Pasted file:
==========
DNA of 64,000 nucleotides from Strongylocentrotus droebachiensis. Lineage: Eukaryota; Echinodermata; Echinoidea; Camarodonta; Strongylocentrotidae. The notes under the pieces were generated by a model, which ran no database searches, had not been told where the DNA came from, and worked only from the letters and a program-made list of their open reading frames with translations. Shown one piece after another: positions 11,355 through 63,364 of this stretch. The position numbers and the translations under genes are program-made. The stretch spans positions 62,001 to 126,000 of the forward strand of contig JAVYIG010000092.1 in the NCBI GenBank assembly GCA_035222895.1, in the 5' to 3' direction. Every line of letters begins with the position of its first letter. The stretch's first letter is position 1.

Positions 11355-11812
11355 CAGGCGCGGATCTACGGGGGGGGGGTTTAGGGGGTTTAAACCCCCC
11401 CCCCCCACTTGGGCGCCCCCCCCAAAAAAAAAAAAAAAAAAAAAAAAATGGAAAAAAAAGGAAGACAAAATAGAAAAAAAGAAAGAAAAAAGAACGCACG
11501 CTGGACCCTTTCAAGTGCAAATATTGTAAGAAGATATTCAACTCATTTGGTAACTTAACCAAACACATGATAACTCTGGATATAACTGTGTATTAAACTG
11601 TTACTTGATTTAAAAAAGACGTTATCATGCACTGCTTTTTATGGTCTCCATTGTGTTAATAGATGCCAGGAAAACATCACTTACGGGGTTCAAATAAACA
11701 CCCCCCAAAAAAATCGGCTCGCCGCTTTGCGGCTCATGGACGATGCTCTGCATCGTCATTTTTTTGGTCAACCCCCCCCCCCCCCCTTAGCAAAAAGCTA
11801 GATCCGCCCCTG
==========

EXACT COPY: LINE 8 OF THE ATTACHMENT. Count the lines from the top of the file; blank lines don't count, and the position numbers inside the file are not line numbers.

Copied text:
11801 GATCCGCCCCTG